Paper ID: 341
Stanford University (USA)
Correct protein folding and quality control are essential for normal cellular function. The accumulation of misfolded proteins is emerging as central to a wide range of disease states, including many neurodegenerative disorders such as Huntington’s and Prion Disease. A complex network of molecular chaperones facilitate protein folding and assembly and monitor all aspects of protein homeostasis. Chaperones assist the folding of newly translated and stress-denatured proteins, as well as affects protein quality control.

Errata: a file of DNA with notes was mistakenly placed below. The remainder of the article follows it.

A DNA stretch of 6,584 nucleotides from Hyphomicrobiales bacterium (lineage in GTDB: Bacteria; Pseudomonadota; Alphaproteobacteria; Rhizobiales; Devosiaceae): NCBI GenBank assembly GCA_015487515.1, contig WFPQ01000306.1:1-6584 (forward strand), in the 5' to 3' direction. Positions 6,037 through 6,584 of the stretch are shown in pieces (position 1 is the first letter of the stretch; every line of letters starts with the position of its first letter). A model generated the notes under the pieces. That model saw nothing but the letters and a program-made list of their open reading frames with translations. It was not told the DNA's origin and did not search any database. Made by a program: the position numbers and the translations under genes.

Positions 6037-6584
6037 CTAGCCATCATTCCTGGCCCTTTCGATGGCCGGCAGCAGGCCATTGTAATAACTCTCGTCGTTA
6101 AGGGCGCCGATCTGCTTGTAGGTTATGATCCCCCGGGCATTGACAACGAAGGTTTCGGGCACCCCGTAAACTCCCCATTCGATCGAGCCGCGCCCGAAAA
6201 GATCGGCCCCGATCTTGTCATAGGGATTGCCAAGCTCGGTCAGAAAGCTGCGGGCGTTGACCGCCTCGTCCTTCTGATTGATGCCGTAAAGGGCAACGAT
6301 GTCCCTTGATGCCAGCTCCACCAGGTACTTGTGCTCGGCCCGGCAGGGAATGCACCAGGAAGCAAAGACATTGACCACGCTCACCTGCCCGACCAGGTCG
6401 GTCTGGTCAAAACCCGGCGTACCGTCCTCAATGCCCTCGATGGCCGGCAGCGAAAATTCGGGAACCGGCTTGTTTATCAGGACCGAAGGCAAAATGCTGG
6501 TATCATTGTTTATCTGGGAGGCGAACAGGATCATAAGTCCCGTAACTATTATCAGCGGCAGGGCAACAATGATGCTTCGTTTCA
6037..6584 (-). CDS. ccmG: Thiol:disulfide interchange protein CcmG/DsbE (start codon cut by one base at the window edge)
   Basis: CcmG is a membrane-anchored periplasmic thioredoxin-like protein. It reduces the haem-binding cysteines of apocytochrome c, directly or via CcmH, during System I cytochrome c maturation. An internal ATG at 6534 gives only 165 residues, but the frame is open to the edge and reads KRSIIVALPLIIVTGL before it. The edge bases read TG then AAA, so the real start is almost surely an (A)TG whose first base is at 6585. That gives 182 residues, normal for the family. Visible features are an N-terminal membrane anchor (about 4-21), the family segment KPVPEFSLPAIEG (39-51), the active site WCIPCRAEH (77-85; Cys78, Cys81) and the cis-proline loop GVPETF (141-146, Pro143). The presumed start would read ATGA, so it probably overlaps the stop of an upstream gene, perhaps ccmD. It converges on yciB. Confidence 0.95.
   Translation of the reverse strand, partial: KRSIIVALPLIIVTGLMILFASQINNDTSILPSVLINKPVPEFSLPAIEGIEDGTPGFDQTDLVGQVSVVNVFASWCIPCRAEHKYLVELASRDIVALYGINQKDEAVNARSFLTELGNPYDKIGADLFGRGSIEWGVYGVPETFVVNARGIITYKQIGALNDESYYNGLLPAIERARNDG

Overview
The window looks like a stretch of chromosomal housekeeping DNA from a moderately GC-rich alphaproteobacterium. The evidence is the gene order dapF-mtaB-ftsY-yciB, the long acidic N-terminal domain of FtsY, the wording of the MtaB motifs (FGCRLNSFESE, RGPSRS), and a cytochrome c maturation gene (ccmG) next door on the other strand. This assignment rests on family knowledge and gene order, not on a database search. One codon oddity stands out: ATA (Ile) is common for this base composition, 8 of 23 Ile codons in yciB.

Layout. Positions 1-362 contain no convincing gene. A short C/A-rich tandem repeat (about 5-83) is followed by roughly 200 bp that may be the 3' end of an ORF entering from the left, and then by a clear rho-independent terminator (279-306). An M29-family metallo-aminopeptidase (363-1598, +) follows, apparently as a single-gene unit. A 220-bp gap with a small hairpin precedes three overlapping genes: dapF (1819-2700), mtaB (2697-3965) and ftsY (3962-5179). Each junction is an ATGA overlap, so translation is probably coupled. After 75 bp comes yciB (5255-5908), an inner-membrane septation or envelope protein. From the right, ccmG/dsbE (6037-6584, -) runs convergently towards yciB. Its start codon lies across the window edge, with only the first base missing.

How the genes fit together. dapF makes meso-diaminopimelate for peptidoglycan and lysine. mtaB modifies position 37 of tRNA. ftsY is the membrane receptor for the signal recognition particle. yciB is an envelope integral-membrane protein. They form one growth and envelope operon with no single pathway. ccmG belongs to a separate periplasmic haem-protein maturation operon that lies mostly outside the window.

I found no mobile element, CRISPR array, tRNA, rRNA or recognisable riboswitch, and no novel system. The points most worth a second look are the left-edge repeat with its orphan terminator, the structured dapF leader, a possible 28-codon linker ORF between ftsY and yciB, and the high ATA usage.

Our research investigates the mechanisms and pathways by which chaperones carry out these diverse functions. Systems approaches identified a chaperone network linked to the protein synthesis apparatus assists protein biogenesis. The emergence of this translation-linked chaperone network likely underlies the elaborate co-translational folding process necessary for the evolution of larger multidomain proteins characteristic of eukaryotic cells. A stress-inducible chaperone network protects cells from environmental stress and assists quality control. These chaperones also communicate with the ubiquitin-proteasome pathway to clear misfolded proteins from the cell. Protein quality control in the eukaryotic cytosol relies on the sequestration of misfolded cytosolic proteins in specific quality control compartments. Our studies of chaperone function provide a framework to understand the link between protein misfolding and human disease.